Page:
Mae Busch, a prominent silent-era actress, is unable to make much of the poorly-defined Mrs. Gironda character–who’s depicted as shifty, worried, and gullible by turns, and whose motives are kept in the dark for much of the serial and never fully explained; Busch plays the character as coolly determined and almost hard-boiled much of the time, but indulges in highly theatrical hysterics in her last extended scene. As her ex-convict persecutor Mitchell, Robert Walker portrays a rugged and mercenary character pretty similar to his Shark Malone in The Black Coin, but plays a less prominent part in the plot; as in that serial, he does an acceptable job of acting quietly tough and cynical, but lacks the formidable appearance and the larger-than-life swagger that could have made his performance truly memorable.
Above: Robert Walker and Mae Busch.
As federal investigator Gordon Gaunt, William Farnum seems less bothered by the undoubtedly rushed filming schedule than some of the other actors; a veteran of the stage, he uses dramatic gestures and facial expressions to smooth over apparent failures to recall lines, and comes off as consistently authoritative and dignified, though undeniably hammy. Bryant Washburn also does a solid job as the ruthless research-company executive Denton, alternating between sinister suavity and brusquely irritable impatience. Mahlon Hamilton is much more unrelievedly blustery and cranky as Montgomery, the research-company president, while French-born silent star Gaston Glass–who plays the suspicious research scientist Dr. Bouchard–delivers his lines in an excessively slow and hesitant style that becomes quite bothersome after awhile.
Above: William Farnum raises his eyebrows, rolls his eyes, and generally hams it up as he confers with Bryant Washburn (back to camera).
Future A-film star Jon Hall (billed here as Charles Locher) is very oddly cast as Hobart, the shady Harbor Hotel proprietor who first serves as Mitchell’s accomplice and later throws in with Denton; he displays proper gruffness and surliness, and turns in a credible (if forgettable) performance, but the role would have been a much better fit for a seasoned character actor like Edmund Cobb or Bud Osborne (someone in production must have realized that Hall was a bit too young and handsome for the part, since his hair is given artificial touches of gray). Gordon Griffith is slick as the dissembling Hamik, but hasn’t the showily commanding presence one expects from a spiritualist poseur; Roger Williams is typically surly and glowering as his accomplice.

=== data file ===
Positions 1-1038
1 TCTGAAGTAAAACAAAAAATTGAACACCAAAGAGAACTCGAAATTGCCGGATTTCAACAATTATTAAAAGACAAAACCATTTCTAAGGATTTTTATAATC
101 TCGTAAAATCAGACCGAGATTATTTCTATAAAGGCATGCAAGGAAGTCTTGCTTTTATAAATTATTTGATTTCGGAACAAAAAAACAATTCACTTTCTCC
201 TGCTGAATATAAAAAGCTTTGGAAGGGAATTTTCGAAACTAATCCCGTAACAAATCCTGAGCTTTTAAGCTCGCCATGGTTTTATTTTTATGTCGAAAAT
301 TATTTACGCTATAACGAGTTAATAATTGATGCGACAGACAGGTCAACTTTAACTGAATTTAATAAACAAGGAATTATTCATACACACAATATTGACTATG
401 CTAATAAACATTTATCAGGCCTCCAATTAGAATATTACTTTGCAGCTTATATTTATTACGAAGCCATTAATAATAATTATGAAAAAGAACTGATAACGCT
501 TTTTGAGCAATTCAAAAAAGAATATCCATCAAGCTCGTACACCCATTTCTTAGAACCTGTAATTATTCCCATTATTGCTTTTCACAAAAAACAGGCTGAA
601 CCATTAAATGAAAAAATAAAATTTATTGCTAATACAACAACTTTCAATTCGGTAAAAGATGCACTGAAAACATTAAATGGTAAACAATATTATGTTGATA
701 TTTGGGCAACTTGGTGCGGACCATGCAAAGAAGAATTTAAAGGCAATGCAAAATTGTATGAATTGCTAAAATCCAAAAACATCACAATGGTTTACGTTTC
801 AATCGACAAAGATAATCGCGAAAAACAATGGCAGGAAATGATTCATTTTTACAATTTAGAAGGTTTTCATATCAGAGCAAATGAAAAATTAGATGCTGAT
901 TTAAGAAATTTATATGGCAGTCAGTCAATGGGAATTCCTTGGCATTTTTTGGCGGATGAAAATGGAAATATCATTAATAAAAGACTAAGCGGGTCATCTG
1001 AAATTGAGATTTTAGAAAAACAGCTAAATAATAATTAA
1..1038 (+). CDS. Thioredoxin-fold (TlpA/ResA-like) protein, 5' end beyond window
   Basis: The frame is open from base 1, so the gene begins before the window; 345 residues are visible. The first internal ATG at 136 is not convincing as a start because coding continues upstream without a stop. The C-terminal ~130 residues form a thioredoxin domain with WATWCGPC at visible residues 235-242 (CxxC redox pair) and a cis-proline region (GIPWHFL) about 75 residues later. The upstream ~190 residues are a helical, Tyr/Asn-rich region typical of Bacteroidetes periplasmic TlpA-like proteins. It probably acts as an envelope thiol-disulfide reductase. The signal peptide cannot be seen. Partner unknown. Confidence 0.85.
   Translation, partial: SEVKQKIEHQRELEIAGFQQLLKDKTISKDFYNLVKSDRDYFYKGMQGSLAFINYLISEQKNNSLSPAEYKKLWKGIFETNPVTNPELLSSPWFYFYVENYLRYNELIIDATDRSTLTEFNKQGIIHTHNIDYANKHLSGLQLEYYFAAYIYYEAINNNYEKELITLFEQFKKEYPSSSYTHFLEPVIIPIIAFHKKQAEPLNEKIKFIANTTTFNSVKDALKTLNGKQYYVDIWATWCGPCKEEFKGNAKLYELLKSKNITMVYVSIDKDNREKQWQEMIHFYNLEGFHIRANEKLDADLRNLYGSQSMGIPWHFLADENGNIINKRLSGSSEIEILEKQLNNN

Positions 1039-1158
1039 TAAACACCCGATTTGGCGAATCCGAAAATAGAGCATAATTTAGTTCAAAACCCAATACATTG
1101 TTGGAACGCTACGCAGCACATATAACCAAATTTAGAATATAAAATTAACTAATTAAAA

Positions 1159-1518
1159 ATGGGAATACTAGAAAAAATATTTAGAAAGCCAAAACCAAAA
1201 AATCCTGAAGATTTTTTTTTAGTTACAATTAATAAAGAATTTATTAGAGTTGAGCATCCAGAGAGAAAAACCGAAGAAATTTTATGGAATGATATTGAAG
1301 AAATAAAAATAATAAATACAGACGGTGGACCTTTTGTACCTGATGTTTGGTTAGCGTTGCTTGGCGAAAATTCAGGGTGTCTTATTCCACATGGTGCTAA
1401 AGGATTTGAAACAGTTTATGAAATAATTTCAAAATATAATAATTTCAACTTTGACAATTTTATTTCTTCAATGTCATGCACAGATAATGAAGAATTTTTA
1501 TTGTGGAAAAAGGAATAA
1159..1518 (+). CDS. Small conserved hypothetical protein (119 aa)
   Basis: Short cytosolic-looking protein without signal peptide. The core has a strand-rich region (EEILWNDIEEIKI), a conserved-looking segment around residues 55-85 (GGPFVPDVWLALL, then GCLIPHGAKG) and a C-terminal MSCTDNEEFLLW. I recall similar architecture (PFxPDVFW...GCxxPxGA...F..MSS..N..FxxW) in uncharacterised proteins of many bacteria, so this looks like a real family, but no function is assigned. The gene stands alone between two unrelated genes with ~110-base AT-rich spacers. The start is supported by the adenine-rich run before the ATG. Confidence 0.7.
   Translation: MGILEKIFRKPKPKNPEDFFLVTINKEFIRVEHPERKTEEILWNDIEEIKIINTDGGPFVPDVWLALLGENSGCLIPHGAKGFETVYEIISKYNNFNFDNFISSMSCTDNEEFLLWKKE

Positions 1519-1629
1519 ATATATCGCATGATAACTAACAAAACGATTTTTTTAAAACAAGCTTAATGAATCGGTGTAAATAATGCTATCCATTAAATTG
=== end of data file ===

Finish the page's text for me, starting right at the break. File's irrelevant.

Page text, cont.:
Above: Jon Hall plots with Robert Williams (back to camera).
Reed Howes is subdued but likably tough and dogged as Kennedy’s trusty assistant Sullivan, while Franklyn Farnum (no relation to William) does a good job of acting craftily thoughtful as Gironda’s assistant Nicky. As Gironda, Robert Frazer is his typically suave and sonorously dignified self in the first chapter, and also gets to indulge in more atypical histrionics in the final chapter–but has basically nothing to do in the intervening chapters. Frank Leigh, as the Gironda butler, leers and lurks in almost parodic fashion, and Joseph Girard is as ponderously solemn as ever in the role of the research corporation’s upright lawyer.
Above left: Reed Howes (left) confronts Yakima Canutt and other off-camera heavies. Above right: Frank Leigh creeps around suspiciously.
Roy Cardona makes little impression as one of the Hand’s chief henchmen, but Yakima Canutt and Bob Kortman are characteristically tough and threatening as two of the Hand’s other recurring thugs; Carl Matthews, Eddie Parker, and Earl Douglas play other henchmen, while Douglas also takes a second role as Gaston Glass’s manservant (whose character name seems to change between scenes). Knute Erickson and Richard Alexander do amusing turns as a crusty ship’s captain and his loyal but overzealous first mate; the scene in which Alexander prevents Erickson’s crew from jumping ship, but beats them all unconscious in the process–and then sheepishly submits to a rebuke from the irritated captain–is genuinely funny.